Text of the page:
So YABU in that sense. We are lucky enough to be able to save some money each month for our daughter (and subsequent children) and in my head its a uni fund, though if she wants to start her own business, or needs it to pursue a sport or activity or travel the world or put it towards a deposit on a house then thats all good too. Or if our circumastances drastically change then I will spend it!

I certainly would never judge anyone who couldn't afford it for not having one despite working hard, as these are exactly the people whose children should get support for higher and further education.

lubeybooby Wed 03-Oct-12 17:06:01

Well, like it or not if your kids intend to go to uni you're going to need one.

A lot of stuff needs paying upfront before grants and loans etc come through, so even if you qualify for full funding and loans etc you could be seriously up the creek without a fund.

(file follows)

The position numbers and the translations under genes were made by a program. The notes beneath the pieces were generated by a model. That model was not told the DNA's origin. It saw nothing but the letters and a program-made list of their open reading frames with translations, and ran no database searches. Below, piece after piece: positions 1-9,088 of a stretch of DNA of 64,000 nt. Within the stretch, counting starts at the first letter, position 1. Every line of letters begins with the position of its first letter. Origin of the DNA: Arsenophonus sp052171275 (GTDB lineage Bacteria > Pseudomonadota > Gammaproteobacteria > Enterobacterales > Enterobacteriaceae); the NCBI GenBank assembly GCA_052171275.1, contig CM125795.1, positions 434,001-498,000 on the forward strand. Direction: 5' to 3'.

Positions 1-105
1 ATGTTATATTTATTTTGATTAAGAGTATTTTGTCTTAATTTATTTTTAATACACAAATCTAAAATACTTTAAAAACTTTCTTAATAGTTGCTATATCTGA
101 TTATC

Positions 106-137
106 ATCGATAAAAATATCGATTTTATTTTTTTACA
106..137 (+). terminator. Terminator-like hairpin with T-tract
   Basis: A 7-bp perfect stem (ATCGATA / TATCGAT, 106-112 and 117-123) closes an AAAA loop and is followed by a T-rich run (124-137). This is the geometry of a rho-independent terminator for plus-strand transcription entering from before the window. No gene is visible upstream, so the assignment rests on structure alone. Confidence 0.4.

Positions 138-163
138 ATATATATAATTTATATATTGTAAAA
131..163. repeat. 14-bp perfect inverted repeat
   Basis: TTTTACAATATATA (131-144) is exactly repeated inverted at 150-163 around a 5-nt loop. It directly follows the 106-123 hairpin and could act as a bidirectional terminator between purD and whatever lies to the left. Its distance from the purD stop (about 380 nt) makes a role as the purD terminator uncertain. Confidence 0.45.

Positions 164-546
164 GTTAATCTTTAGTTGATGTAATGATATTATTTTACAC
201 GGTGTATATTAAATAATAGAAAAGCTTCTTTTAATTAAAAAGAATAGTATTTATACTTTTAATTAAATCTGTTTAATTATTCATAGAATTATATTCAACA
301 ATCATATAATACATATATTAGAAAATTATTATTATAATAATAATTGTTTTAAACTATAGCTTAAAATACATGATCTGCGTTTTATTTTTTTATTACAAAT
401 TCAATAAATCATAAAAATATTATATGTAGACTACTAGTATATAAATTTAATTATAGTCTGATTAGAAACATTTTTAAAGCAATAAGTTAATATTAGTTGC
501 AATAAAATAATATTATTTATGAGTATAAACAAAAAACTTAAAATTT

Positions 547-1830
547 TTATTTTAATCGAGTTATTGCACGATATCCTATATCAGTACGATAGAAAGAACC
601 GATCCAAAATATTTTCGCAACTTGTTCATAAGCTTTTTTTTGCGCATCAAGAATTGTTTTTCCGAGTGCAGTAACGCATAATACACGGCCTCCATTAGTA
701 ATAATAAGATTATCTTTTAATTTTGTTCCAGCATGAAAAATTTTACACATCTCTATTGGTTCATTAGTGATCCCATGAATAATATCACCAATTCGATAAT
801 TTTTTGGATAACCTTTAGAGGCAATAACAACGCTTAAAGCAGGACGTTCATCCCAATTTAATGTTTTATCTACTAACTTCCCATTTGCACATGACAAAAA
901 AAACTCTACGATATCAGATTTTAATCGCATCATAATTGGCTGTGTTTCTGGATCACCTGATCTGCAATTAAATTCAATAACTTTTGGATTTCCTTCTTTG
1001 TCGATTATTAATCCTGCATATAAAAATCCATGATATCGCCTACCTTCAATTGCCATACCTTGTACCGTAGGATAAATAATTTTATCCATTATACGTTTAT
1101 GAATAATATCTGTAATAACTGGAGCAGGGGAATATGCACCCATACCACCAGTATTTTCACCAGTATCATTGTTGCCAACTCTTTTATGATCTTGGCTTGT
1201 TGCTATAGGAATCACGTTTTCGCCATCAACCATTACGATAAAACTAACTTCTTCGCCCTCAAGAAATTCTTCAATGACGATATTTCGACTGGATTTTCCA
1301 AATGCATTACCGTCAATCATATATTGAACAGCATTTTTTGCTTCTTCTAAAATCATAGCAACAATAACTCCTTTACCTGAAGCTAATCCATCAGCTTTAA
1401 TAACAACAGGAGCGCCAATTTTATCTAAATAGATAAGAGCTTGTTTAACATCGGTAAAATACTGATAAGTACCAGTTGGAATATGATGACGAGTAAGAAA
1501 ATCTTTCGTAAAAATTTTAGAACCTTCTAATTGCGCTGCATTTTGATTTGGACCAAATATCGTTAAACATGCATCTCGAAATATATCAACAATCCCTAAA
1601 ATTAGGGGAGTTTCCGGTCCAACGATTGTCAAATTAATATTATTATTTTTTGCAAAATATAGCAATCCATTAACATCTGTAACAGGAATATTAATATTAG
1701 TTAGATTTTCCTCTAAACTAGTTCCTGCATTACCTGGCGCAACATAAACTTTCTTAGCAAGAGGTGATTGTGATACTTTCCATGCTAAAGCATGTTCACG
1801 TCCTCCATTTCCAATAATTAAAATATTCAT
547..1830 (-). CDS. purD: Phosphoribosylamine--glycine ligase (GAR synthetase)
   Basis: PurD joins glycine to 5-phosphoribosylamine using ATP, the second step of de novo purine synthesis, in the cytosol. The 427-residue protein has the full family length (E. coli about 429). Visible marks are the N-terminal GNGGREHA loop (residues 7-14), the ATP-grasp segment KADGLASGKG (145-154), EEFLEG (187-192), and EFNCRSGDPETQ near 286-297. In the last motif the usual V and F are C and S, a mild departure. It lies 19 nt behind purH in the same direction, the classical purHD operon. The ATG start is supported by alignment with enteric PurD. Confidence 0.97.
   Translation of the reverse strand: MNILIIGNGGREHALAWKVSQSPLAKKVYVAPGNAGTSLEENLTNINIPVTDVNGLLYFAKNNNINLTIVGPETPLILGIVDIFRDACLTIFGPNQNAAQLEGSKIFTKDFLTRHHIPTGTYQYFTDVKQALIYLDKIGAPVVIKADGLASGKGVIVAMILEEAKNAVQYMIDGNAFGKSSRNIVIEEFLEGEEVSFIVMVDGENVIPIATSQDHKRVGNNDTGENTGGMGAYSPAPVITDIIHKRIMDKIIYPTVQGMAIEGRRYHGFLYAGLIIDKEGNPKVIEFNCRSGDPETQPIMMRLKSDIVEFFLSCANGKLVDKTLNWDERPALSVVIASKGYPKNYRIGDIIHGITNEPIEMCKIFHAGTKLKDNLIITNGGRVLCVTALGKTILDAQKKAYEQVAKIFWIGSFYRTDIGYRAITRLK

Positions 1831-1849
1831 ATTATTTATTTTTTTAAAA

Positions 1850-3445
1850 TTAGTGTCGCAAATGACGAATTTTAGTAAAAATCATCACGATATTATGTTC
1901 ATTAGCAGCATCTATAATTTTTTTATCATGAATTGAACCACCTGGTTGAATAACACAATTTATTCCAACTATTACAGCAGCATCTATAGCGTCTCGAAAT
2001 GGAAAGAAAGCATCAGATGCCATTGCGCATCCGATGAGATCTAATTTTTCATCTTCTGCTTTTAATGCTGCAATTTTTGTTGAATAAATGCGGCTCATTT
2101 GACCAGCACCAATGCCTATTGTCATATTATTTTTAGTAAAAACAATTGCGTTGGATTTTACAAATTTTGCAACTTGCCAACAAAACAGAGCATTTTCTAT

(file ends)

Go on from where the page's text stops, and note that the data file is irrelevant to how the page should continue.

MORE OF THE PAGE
MY DD is 16 and I've been glad of all the posts on here about unexpected costs, paying for accomodation upfront, and uni funds, etc - as I now know what's coming.

CelineMcBean Wed 03-Oct-12 17:06:07

YABU. Get annoyed at the fact people need a uni fund to be able to go. Be annoyed at the politicians who enjoyed grants and free higher education making these decisions. Get annoyed at these changes to £9,000pa fees being brought in with barely any notice and certainly not enough to save that sort of amount unless you're super wealthy. Get annoyed that social mobility is all but erroded in the UK.

Don't get annoyed at people seeing that the options for people without a uni fund are less than those of their wealthier peers and ability has very little to do with opportunity these days.

perfectstorm Wed 03-Oct-12 17:06:48

How do you force an 18 year old to go to uni? Threaten to email all their friends with embarassing childhood anecdotes, illustrated with naked baby pics?

The reality is that parents are now expected (though not made, which causes all kinds of issues, tbh) to subsidise their kids at university unless they earn less than half the country do. From the number of threads on here where parents say they can't afford to do that, then saving sounds wise. If you earn below the threshold, then your kids get full help, anyway.